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The Success Stories of Two Lumber Kings

In: Business and Management

Submitted By Maha8888
Words 1993
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The success stories of early North American industrialists were often characterized as being about conquest through resourcefulness and natural ability. John Rudolphus Booth and Frederick Weyerhaeuser both came from an agrarian lifestyle and yet managed to evolve into “lumber kings” that prospered in the lumber industry through amassing significant amounts of knowledge about the trade. They both enjoyed “outside” work more than dealing with managerial problems and they were described as being very private people. However, John R. Booth was much more reticent and self-sufficient than Frederick Weyerhaeuser when it came to business whereas, Weyerhaeuser was very reliant on relationships with other people throughout his career. Therefore, while both of their careers seem incredibly similar at times, it was their personal characteristics and individual modus operandi that accounted for the disparities in their vocations.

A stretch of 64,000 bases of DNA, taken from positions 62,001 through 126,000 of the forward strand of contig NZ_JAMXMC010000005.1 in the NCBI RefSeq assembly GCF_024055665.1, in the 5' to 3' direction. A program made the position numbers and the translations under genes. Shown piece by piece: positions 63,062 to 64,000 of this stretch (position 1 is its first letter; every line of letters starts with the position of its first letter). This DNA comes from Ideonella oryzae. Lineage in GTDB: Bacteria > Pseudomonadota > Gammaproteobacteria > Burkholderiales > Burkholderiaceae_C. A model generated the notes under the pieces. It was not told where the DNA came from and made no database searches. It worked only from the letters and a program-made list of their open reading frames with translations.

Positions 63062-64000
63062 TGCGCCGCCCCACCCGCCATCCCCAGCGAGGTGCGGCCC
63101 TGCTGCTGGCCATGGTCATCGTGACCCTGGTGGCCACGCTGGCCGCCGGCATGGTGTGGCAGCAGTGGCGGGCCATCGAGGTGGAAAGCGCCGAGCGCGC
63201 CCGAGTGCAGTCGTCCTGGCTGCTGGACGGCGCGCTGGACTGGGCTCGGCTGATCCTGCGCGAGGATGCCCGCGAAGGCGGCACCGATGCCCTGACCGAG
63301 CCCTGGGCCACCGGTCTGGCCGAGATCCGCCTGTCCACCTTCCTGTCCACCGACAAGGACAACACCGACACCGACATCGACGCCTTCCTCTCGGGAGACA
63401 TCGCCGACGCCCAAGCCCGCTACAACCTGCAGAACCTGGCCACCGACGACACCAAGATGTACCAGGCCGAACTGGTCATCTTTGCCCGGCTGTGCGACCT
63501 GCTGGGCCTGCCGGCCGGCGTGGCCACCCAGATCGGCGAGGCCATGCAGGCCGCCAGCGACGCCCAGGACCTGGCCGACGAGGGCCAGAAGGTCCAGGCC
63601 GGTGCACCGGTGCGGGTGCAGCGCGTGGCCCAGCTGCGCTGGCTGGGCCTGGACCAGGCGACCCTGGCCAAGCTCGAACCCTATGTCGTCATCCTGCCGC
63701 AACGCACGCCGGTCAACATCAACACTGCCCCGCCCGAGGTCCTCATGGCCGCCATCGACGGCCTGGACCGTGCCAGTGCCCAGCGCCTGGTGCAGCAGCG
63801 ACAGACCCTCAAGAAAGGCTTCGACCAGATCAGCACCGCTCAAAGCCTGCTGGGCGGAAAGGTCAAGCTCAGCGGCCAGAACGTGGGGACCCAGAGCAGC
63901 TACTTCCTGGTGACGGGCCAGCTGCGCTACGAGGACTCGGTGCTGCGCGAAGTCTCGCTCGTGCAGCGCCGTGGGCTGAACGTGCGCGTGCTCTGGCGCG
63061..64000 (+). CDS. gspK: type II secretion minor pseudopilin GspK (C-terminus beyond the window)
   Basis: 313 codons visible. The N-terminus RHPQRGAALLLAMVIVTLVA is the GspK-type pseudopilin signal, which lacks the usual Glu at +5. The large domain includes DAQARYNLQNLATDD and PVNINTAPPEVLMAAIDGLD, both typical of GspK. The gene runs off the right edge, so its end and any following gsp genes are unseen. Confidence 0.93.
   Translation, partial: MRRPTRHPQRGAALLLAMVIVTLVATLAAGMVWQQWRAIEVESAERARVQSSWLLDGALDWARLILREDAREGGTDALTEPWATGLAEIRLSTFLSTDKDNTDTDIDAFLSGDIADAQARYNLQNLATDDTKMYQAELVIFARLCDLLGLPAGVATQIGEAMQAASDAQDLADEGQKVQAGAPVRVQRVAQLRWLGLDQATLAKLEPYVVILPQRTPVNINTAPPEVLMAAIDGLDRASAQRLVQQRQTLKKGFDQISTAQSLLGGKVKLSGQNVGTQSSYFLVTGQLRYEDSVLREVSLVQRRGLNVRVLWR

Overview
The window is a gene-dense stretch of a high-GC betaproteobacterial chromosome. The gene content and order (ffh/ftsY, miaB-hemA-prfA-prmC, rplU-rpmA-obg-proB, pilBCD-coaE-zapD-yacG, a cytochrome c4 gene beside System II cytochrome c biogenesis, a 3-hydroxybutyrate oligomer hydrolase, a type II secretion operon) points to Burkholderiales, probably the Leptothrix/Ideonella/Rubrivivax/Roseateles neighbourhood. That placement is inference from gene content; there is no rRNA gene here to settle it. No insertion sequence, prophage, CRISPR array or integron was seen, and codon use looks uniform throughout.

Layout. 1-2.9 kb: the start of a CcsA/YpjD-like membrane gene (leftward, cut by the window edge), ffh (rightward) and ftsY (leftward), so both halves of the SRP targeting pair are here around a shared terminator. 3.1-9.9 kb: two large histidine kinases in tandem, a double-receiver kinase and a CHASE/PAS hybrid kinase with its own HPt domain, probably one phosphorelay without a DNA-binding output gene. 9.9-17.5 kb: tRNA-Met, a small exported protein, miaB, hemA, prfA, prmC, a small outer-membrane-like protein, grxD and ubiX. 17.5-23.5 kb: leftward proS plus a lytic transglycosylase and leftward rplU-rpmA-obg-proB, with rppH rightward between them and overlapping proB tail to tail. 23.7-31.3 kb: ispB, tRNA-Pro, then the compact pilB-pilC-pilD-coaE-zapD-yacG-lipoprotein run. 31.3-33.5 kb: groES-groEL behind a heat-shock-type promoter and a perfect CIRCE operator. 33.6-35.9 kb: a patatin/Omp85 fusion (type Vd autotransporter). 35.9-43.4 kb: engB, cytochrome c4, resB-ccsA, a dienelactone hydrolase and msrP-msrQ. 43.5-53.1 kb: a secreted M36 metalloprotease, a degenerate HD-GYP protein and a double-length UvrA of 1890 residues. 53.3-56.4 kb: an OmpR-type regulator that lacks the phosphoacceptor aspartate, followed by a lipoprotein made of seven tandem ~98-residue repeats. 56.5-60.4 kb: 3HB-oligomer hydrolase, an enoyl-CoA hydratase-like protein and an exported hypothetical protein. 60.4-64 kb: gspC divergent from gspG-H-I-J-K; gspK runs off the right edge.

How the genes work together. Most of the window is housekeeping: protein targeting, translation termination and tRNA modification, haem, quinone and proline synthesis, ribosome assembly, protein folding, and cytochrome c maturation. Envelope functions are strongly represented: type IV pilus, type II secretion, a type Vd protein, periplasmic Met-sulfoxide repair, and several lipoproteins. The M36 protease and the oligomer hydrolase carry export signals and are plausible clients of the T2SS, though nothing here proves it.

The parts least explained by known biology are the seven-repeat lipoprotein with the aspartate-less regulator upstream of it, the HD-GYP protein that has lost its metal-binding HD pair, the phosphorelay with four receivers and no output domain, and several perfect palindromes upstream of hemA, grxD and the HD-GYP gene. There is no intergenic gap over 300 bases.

For instance, Weyerhaeuser, from the very beginning showed a tendency to move forward in business through networking and connections whereas, John R. Booth preferred to be self-supporting and achieving through preserving. In 1856, after moving to the Coal Valley Township in Rock Island County, Illinois, Weyerhaeuser began working in a small lumberyard attached to the Rock Island and sawmill . This was where he met F.C.A Denkmann who was also a German born immigrant much like Weyerhaeuser himself. They formed a friendship that later on changed into a family relationship as they became double brother-in-laws. Weyerhaeuser became partners with Denkmann and combined their savings to get a surprising amount of capital that allowed them to purchase the mill they worked at. The owner, who at the time was looking for buyers, gladly sold it to them because of the remarkable reputation they had built up for themselves. In the partnership, Denkmann looked after the management of the mills whereas Weyerhaeuser was the general “outside man” which allowed him to learn more about the lumber industry and make more connections with businessmen in the same industry. In contrast to Weyerhaeuser’s method of benefitting from extensive network connections, Booth started his business through the capital he accumulated in wages and gradually expanded by building up a reputation for excellence in his work. He was employed to help with the construction of the Loamy sawmill of which he was appointed manager after one year. In 1854, after moving to Ottawa, he bought a machine shop with the money he had saved from his post as manager. Unfortunately, after eight months, the shop was destroyed by fire. Still he persevered and bought a mill in which he began business operations. However, after the expiry of the first year the proprietor asked for double the rent money, which prompted Booth to leave the mill. He still persisted and managed to find another small mill on which he secured a lease for ten years and started doing business at a very small scale with a single saw. His luck changed when Ottawa became the capital of Canada and in 1859 he won a coveted contract to supply lumber and timber for the new Parliament Buildings that needed to be built. He soon gained a credible reputation that allowed him to finally start being successful. Ergo, Booth favored being independent and managed to succeed through sheer determination, whereas Weyerhaeuser acquired his success through the contacts he made.